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Entry date: 1-18-2024 – Feral Dogs and Butterscotch Pie – Letters to My Friends

Dear Friends,

 

Parent/teacher conferences should be on TV. The acting that takes place in some is top notch. Not just on my part, but on that of the parents. What is it about talking to a teacher that makes people want to say what the teacher wants to hear? I appreciate the parents who are honest, though, and say things like, “Hey, I’ve got a two-year-old and I work and I’m doing my best, but sometimes I just don’t have time to make sure my kid reads for ten minutes a night.”

 

Yesterday, I talked to ten different families. It was a long day. Today will be even longer. I have sixteen conferences starting just after some of you have lunch. Will they all show up or answer the phone? No fucking way, but I’ll be talked out at the end of the day, either way.

 

I know some of you want to know if I saw Cocaine Baby’s dad yesterday. I did not. He’s supposed to show up today. We shall see. I’m not going to hold my breath on this one. So far, little CB has had a decent week, although CB ended up getting in trouble right at the end in front of the lady who runs our in-school suspensions. Bad move, Cocaine Baby.

 

It put me in the fun position to tell CB that he had no recesses for the rest of the week which means I don’t get my quiet, 25 minutes of alone time that I desperately need during the day. I think I have mentioned that I don’t socialize at lunch at all. I go to my classroom, eat, and catch up on the news of the world. I do the same thing with students in the room, but it’s not the same.

 

*****

 

Feral Dogs

I’m not a fan.

 

Butterscotch Pie

I am a fan.

 

*****

 

Feral Dogs and Butterscotch Pie are not alike. They are also not unalike, either.

They simply are.

They have to be dealt with accordingly.

 

You should only eat one of them unless you are super hungry, or it is culturally acceptable.

 

I’ve seen dog shit that looked like butterscotch pie, but I’ve never seen butterscotch pie that looked like a feral dog. I hope I don’t see that, actually.

 

These are my thoughts on my ridiculous title of today’s blog.

 

*****

 

I was eight years old when Saturday Night Fever came out in the theaters. I don’t remember where or when I saw it, exactly, and I remember not fully understanding it, but I liked the music and the dancing. I was a reluctant John Travolta fan, even then, but the guy could really move.

 

My dad had an 8-track player in his car. He also had an 8-track recorder, so he would make mix tapes for us to listen to as we drove around or went on road trips. Some of my favorite music in those days came from the soundtrack to film. It was an American phenomenon.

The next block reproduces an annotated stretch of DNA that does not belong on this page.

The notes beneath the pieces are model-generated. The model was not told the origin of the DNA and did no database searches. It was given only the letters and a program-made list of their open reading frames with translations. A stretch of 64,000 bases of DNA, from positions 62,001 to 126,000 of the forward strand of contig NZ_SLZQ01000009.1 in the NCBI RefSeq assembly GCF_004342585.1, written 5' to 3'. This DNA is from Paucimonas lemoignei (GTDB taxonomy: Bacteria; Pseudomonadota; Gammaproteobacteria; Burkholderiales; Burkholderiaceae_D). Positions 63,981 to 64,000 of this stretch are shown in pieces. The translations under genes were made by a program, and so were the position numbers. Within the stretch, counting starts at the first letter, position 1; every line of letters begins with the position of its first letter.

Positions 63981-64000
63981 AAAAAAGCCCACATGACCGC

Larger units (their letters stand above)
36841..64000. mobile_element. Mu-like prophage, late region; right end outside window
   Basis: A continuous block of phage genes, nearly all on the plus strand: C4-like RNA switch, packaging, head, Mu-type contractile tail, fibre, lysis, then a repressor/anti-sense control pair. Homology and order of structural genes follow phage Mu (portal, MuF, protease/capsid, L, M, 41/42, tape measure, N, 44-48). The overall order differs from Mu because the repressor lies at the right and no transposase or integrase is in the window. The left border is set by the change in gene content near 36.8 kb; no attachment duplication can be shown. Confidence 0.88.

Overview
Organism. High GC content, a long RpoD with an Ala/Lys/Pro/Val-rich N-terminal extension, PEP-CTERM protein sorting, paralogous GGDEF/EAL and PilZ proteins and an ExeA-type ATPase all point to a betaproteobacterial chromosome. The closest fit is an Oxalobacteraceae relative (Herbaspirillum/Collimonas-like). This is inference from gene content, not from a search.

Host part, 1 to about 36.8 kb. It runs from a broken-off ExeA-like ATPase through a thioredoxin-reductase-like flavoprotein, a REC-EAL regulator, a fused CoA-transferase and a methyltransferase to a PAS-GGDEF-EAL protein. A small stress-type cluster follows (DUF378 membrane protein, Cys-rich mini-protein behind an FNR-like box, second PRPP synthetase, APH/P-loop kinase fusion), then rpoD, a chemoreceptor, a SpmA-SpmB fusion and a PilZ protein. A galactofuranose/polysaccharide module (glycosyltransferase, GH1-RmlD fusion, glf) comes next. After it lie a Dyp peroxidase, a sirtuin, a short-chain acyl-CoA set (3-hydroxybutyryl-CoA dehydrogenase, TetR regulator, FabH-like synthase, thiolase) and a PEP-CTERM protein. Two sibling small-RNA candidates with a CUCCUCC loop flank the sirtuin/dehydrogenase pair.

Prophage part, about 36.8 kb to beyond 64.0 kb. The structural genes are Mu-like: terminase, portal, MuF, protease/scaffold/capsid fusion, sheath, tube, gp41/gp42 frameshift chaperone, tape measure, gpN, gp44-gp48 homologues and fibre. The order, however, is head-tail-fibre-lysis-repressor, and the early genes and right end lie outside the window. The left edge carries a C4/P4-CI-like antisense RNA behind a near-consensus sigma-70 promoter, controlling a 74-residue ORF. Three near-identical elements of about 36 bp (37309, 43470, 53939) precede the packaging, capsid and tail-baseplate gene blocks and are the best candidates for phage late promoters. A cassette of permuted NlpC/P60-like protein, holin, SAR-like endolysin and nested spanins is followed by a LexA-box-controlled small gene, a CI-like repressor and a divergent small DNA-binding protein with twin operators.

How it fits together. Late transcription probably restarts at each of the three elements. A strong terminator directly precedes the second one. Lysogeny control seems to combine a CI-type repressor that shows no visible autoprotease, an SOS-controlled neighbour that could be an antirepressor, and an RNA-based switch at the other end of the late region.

For me, there were some tracks on the album that just got me going. The disco takes on classical music, especially, were right up my alley when I was eight. I still don’t mind listening to them today, either, but I don’t know if I would plop down and listen to the soundtrack like I did back in 1978.

 

“Night on Disco Mountain” and “A Fifth of Beethoven” were probably my two favorite tracks, although I do like the “Calypso Breakdown” by Ralph McDonald a lot, too. It just has a great groove. David Shire’s “Night on Disco Mountain” has a little nod to the Jaws theme in it, but maybe John Williams stole that bit from Mussorgsky (who wrote “Night on Bald Mountain” in the mid-1800s).

 

As an 8-year-old, what could be better? I’ve played these tracks for students over the years, too, to show how classical music made it’s way into the mainstream with this film and soundtrack. Walter Murphy made a little name for himself with “A Fifth of Beethoven” and let me tell you, second graders really love that song when you play it after a symphony playing the same riff.

 

There are other fun tracks on this record. I can’t listen to “Boogie Shoes” (KC and the Sunshine Band) without thinking of the movie, “Boogie Nights” for some reason, but it’s still a very fun song. As much as disco music was maligned by a lot of people I respect and admire, there was some funky grooves to be found in the genre. There is a part of me that would probably take a time machine ride to Studio 54 if that was an option so I could see all this in person.

 

I have to admit, too, that I have a soft spot for The Trammps “Disco Inferno.” Probably because it has a killer bassline. The Bee Gees contributions on here were never my favorites, but if I had to pick one, I’d probably choose to listen to “More Than A Woman,” but even that is pretty sappy. Perhaps eight-year-old me would disagree and tell you The Bee Gees were amazing, but I was just about to fall in love with The Knack.

 

*****

 

See you tomorrow.



This was a very fun night in 2018. Rhondi and I made a nice weekend of it and had a good time just being together in San Diego. The guys in Death Eyes were super cool and we had them out to Phoenix for a show before their singer, Alberto, died unexpectedly in 2020. I had a lot of fun playing in The Freeze.

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